Ddostf Botnet Deploying Attackf on MySQL Servers
The 'Ddostf' botnet is focusing its activity on MySQL servers with the aim of taking control and offering their DDoS capabilities as a service to other cybercriminals.
Researchers at AhnLab Security Emergency Response Center (ASEC) found this threat while regularly checking for dangers targeting database servers. ASEC reveals that Ddostf's operators exploit weaknesses in MySQL setups that haven't been updated or try to break in by guessing weak passwords of administrator accounts. They actively scan the internet for exposed MySQL servers, attempting to breach them by trying various administrator credentials.
For Windows MySQL servers, the attackers use a feature known as user-defined functions (UDFs) to run commands on the compromised system. UDFs in MySQL let users create functions in C or C++ and compile them into a DLL file, expanding the database server's capabilities.
In this case, the attackers create their own UDFs and register them with the database server as a DLL file (amd.dll) with malicious functions, including downloading Ddostf DDoS bot payloads, executing system-level commands, and sending command execution results to the attackers. This UDF abuse helps load the main payload of the attack, the Ddostf bot client, but it could also potentially lead to other malware installations, data theft, and creating backdoors for persistent access.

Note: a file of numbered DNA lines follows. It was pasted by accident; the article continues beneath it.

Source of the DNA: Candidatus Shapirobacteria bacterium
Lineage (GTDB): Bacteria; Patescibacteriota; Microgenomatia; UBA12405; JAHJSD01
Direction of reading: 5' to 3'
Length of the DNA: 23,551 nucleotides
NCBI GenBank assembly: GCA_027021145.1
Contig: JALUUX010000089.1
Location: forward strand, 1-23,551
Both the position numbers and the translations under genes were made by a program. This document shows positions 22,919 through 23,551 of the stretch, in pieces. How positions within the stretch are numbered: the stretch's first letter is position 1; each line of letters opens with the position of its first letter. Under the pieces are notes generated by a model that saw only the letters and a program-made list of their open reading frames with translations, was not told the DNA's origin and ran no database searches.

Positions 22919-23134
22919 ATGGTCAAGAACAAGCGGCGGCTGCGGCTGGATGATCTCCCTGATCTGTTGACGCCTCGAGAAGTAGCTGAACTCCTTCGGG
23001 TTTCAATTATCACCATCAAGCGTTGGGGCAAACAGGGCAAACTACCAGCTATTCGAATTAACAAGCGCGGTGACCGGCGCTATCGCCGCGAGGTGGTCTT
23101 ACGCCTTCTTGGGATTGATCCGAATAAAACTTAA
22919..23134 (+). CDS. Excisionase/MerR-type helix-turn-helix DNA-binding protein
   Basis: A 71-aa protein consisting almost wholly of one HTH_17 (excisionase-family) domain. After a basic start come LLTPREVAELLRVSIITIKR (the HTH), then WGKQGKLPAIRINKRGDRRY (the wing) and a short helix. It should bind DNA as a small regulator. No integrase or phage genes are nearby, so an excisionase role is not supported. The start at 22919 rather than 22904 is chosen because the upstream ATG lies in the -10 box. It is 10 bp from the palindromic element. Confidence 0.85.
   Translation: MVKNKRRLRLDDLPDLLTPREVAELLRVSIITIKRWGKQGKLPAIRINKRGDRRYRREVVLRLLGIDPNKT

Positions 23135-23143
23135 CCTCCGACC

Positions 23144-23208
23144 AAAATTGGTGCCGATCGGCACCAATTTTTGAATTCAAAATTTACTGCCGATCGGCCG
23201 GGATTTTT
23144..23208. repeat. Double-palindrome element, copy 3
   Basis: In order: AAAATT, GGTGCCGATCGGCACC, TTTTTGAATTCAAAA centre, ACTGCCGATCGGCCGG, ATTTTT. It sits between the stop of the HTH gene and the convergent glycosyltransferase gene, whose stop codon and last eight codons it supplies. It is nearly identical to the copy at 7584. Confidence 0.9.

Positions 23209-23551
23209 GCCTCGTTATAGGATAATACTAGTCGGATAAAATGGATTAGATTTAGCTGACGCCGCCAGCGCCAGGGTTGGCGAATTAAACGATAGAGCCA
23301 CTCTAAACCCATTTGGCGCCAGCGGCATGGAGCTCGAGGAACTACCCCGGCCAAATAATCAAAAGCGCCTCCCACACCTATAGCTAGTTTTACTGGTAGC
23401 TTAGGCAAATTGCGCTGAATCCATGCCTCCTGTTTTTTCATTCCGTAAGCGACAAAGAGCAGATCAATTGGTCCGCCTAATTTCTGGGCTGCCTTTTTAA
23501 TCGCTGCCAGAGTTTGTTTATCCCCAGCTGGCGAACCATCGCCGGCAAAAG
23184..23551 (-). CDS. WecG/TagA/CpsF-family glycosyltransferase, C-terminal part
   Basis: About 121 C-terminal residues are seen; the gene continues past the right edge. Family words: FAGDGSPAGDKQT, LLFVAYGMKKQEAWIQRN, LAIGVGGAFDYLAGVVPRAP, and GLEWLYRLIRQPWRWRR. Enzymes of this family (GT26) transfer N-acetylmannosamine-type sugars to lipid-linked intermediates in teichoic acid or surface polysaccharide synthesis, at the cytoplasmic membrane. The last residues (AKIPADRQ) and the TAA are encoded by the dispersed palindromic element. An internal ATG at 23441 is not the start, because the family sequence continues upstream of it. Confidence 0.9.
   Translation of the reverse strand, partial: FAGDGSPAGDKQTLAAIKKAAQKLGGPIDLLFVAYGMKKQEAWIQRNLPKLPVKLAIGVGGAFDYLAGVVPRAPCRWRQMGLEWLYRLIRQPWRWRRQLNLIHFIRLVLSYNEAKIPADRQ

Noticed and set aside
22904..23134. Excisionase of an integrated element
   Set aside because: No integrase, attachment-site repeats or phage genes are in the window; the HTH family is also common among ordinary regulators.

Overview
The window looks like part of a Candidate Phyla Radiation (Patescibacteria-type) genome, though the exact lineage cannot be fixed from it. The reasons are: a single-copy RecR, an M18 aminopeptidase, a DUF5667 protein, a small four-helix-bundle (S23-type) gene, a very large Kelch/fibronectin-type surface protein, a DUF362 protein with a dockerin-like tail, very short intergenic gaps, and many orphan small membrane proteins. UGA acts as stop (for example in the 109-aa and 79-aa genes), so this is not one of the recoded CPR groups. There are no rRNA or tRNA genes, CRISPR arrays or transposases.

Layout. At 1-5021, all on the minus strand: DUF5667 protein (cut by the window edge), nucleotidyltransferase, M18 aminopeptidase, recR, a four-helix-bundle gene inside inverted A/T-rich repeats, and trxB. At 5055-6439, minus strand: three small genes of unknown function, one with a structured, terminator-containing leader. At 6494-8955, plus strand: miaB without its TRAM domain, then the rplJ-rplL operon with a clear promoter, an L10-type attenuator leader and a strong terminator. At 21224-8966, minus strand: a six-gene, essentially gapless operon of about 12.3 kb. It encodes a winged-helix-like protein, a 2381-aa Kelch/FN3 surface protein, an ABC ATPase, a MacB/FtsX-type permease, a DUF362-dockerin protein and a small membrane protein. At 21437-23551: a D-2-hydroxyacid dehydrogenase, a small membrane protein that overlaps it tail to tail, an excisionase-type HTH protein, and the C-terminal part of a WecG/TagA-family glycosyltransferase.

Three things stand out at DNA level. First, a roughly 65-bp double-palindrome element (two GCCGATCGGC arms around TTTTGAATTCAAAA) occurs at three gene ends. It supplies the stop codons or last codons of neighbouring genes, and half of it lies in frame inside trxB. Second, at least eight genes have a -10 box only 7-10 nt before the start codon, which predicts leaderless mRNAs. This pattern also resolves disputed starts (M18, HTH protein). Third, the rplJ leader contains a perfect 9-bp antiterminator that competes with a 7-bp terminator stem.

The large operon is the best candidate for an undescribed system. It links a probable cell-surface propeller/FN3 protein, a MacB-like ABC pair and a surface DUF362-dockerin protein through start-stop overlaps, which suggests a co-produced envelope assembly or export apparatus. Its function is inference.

Origins of the Ddostf Botnet
Ddostf, a Chinese-origin malware botnet detected around seven years ago, targets both Linux and Windows systems. On Windows, it ensures persistence by posing as a system service during its initial run and then decrypts its command and control (C2) configuration to establish a connection. The malware gathers information about the host system, such as CPU details, language, Windows version, and network speed, sending this data to its C2.
The C2 server can then send various commands to the botnet client, including different types of DDoS attacks, requests to stop sending system status info, switching to a new C2 address, or downloading and executing a new payload. ASEC notes that Ddostf's ability to connect to a new C2 address sets it apart from most DDoS botnet malware, making it more resilient against takedowns.
To safeguard against these threats, the cybersecurity company recommends MySQL administrators keep their systems updated and use long, unique passwords to protect against brute force and dictionary attacks.